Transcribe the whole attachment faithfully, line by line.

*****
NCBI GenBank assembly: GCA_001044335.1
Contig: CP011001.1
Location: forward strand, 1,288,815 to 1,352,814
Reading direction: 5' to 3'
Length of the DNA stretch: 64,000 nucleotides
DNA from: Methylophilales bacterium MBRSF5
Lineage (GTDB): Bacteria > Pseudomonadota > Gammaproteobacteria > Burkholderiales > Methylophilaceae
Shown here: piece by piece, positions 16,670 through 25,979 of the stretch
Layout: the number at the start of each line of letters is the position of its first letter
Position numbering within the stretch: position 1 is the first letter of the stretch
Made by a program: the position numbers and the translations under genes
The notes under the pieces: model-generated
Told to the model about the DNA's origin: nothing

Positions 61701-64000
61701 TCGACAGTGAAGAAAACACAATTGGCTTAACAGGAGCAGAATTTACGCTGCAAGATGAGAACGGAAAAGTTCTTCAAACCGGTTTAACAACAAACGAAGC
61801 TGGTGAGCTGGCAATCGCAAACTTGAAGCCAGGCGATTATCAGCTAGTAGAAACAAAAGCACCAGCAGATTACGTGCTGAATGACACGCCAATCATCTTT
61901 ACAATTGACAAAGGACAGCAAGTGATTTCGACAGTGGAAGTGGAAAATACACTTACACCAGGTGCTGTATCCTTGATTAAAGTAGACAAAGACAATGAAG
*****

NCBI GenBank assembly: GCA_001044335.1
Contig: CP011001.1
Location: forward strand, 1,288,815 to 1,352,814
Reading direction: 5' to 3'
Length of the DNA stretch: 64,000 nucleotides
DNA from: Methylophilales bacterium MBRSF5
Lineage (GTDB): Bacteria > Pseudomonadota > Gammaproteobacteria > Burkholderiales > Methylophilaceae
Shown here: piece by piece, positions 16,670 through 25,979 of the stretch
Layout: the number at the start of each line of letters is the position of its first letter
Position numbering within the stretch: position 1 is the first letter of the stretch
Made by a program: the position numbers and the translations under genes
The notes under the pieces: model-generated
Told to the model about the DNA's origin: nothing

Positions 61701-64000
61701 TCGACAGTGAAGAAAACACAATTGGCTTAACAGGAGCAGAATTTACGCTGCAAGATGAGAACGGAAAAGTTCTTCAAACCGGTTTAACAACAAACGAAGC
61801 TGGTGAGCTGGCAATCGCAAACTTGAAGCCAGGCGATTATCAGCTAGTAGAAACAAAAGCACCAGCAGATTACGTGCTGAATGACACGCCAATCATCTTT
61901 ACAATTGACAAAGGACAGCAAGTGATTTCGACAGTGGAAGTGGAAAATACACTTACACCAGGTGCTGTATCCTTGATTAAAGTAGACAAAGACAATGAAG